As world leaders try to hash out a controversial deal to cut greenhouse gases in Paris, the International Monetary Fund is ramping up calls for carbon taxes.
But at what cost? Even the world’s premier economic counselor is struggling to answer that question.
“Without global coordination on carbon prices, the cost to the world economy….will be unnecessarily high,” IMF’s new chief economist, Maurice Obstfeld, writes in a new blog post with Rabah Arezki, head of the fund’s commodity research team.
A host of factors are complicating the issue.
The economists say an era of low fossil-fuel prices is discouraging development of low-emission energy technology and intensifying the need for governments around the world to impose carbon taxes.
“Action to restore appropriate price incentives, notably through corrective carbon taxation, is urgently needed to lower the risk of irreversible and potentially devastating effects of climate change,” Mssrs. Obstfeld and Arezki said.
Today’s global supply glut is unlike those of the past, the two economists warn. Historically, low energy prices choked investment in new production, pulling prices back up.
“The dynamic adjustment to low oil prices may, however, be different this time around,” they said.
Oil fields can be tapped much more quickly and cheaply than in the past. New technology has vastly expanded the world’s available fossil-fuel resources. The world’s largest oil exporters are keeping their spigots open as they scramble to cover gaping holes in budgets. With anemic global growth and higher energy efficiency, there is a yawning gap between demand and supply.
The IMF worries that glut may derail expansion of low-emission energy. Creating a carbon tax, therefore, would fuel markets that valued low-carbon technology or other ways of cutting emissions.
And unlike the way the U.S. is currently trying to regulate emissions, a tax on the carbon content in fossil fuels would raise revenues that could be used to fund the low-emission energy sector, or any other national budget priority, the IMF argues.
Ian Parry, the IMF’s principal environmental economist, estimates a tax of $30 a ton of carbon dioxide could raise revenues in the U.S. by nearly 1% of gross domestic product. (The flip side of that coin is the damping effect such a tax would likely have on consumer spending and corporate investment.)
But determining the “right” cost of carbon is a slippery task.
For example, just as the price of energy is determined by the supply, the price of greenhouse-gas emissions will in large part be determined by the amount policy makers deem appropriate. They are struggling to figure that out: Many scientists say the benchmark target underpinning leaders’ talks in Paris this week is an arbitrary threshold based on tenuous research.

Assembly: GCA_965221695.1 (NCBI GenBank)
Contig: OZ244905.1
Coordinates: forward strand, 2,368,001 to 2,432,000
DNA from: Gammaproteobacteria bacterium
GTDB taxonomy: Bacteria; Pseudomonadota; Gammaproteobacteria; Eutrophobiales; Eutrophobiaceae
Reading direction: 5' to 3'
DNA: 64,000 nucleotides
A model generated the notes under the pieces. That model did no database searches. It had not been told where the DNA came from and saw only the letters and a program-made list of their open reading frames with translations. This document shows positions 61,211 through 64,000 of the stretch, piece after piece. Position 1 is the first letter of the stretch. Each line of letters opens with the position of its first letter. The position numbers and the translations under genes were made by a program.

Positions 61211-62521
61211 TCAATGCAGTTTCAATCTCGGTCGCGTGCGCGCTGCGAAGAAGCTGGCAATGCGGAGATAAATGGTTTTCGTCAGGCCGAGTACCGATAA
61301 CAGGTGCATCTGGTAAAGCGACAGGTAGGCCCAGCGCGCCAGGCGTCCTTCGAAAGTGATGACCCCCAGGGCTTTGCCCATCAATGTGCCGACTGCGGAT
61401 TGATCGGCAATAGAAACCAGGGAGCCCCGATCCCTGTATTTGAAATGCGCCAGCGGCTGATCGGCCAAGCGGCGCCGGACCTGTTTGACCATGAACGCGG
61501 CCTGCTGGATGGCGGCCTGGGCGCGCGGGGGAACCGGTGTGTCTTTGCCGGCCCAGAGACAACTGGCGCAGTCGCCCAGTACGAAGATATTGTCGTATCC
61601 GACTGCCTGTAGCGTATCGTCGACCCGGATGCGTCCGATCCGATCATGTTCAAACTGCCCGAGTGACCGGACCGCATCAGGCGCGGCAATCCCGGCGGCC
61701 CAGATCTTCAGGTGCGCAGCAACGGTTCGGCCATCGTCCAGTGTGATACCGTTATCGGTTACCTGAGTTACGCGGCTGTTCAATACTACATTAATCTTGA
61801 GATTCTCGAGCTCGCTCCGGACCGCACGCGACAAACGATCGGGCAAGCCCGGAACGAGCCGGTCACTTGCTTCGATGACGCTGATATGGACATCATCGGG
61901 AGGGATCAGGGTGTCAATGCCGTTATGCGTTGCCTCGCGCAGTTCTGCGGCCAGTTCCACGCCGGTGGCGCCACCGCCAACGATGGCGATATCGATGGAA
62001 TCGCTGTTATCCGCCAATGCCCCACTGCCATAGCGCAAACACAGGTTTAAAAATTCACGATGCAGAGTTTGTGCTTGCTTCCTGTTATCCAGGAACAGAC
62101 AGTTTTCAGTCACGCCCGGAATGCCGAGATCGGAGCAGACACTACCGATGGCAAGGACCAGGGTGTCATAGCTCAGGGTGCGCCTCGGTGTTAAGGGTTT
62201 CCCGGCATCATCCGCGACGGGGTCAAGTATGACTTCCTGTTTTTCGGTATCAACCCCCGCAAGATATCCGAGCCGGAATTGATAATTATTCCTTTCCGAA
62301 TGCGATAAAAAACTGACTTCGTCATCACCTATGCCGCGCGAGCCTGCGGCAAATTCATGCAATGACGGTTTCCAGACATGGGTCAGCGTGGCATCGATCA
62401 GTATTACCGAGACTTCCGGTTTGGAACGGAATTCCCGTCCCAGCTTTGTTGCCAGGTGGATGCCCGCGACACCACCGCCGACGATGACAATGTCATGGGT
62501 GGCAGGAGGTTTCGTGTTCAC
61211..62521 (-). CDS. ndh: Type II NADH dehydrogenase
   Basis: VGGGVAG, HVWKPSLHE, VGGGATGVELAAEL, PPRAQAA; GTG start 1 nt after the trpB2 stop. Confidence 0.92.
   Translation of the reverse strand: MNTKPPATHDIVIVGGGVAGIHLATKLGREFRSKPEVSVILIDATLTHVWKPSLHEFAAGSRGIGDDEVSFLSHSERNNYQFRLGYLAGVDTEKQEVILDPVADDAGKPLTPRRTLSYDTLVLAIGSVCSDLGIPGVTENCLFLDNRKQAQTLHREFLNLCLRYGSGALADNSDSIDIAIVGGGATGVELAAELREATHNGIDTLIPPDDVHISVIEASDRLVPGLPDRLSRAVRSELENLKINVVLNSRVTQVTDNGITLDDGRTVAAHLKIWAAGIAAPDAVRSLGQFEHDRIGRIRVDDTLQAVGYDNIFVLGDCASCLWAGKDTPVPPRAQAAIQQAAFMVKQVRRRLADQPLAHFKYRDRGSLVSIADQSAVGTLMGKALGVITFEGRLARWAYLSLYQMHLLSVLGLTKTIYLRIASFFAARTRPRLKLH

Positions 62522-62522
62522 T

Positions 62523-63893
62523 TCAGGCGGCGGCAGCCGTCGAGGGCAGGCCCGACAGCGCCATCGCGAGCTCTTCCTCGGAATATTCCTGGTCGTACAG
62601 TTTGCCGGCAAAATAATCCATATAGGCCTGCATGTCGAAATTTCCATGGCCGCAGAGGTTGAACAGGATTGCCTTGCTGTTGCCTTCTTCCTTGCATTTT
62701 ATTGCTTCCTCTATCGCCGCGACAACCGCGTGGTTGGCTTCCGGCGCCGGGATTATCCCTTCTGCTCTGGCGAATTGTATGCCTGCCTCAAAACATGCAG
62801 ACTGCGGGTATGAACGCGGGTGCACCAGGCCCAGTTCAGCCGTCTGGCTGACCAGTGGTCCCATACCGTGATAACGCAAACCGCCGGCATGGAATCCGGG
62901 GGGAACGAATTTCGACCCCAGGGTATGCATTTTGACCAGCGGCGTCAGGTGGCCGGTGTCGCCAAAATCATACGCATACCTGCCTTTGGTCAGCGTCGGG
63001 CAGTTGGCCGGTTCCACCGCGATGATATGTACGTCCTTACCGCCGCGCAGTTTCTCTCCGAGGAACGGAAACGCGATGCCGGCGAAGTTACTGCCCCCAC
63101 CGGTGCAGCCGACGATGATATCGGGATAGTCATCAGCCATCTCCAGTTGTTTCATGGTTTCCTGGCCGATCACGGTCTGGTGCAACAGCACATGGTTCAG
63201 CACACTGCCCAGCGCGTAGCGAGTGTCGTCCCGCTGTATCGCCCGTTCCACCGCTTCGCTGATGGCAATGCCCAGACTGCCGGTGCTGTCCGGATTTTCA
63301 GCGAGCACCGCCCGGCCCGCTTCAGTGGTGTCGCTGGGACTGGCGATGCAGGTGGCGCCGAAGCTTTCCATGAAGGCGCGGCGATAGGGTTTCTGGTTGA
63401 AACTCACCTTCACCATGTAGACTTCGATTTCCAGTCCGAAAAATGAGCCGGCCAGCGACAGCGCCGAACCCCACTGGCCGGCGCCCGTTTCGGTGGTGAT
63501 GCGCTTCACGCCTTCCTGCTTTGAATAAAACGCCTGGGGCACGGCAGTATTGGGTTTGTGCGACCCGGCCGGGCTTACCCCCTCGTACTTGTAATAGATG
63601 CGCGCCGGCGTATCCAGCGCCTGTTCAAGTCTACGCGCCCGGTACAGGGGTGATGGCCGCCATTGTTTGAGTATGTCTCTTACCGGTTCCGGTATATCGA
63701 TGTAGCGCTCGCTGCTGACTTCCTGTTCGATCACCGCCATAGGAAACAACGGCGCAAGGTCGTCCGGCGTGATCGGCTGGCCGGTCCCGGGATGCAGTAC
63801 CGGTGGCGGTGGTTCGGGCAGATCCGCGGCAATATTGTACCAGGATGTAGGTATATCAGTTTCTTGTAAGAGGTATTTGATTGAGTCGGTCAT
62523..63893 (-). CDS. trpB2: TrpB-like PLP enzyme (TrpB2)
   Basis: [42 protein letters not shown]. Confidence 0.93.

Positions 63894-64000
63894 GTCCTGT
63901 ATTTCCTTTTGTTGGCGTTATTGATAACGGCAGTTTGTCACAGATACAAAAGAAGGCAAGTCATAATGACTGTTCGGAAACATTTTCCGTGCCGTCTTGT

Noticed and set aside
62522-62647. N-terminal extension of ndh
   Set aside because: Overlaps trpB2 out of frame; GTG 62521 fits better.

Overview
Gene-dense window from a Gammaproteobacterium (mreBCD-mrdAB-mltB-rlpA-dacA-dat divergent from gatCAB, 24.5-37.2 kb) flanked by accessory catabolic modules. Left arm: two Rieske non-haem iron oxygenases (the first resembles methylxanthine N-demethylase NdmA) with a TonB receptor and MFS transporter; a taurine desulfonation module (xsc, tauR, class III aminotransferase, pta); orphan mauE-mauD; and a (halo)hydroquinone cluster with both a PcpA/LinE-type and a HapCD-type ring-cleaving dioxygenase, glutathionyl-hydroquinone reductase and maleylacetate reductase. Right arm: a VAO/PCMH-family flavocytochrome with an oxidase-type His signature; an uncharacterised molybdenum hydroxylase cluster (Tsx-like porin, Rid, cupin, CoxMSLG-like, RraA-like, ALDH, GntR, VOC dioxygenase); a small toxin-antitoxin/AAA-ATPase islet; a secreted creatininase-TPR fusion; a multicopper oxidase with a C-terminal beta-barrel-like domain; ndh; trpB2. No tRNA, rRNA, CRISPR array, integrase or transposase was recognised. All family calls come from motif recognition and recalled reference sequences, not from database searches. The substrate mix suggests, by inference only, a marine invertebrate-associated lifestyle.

Nearly 40 countries already have national carbon-pricing programs, largely represented by the European Union’s emission trading system. Along with some minor regional efforts, those cover about 12% of global emissions. With prices typically around $10 a ton of CO2, those efforts are insufficient to cut emissions to levels officials in Paris are considering.
The U.S. Interagency Working Group on the Social Cost of Carbon in 2013 suggested a range of $12 a ton to $129 by 2020. Based on one IMF economist’s calculations, that could add on the high end more than $40 to every barrel of oil.
The IMF doesn’t make an official recommendation for an appropriate carbon cost. (Nor has it published estimates for the potential net impact of assessing carbon taxes on global growth.) But a paper published last year by the fund’s fiscal affairs department said an average of $57 a ton for the top 20 largest emitting countries would cut global emissions by around 11%.
That’s roughly the amount needed to meet the level the United Nations Environmental Program has targeted by 2020.
Besides valuation, carbon pricing faces a host of other issues likely to plague policy makers. One is whether politicians will be willing to push through a carbon tax when the world is already struggling to boost consumption. The IMF says policy makers should take advantage of cheaper oil prices to levy new taxes, but global growth is at its weakest level since the financial crisis.
The key challenge, Mr. Parry says, is how authorities cut emissions “with policies that do not overburden the economy and that deal with such sensitive issues as the strain higher energy prices place on vulnerable households and firms.”
Another problem is the extent to which advanced economies will be willing to foot the global bill for carbon taxes and the added cost of mitigating against the effects of a potential warming of the climate. Developing economies say rich countries should cover such costs, allowing them to grow without the burden of carbon taxes.
Mssrs. Obstfeld and Arezki suggest that carbon pricing should reflect not only the potential domestic damages from emissions, but also the damages to foreign countries.
Signaling the challenges to such an effort, they direct readers to a paper that says trade sanctions may be the only way to spur international action.
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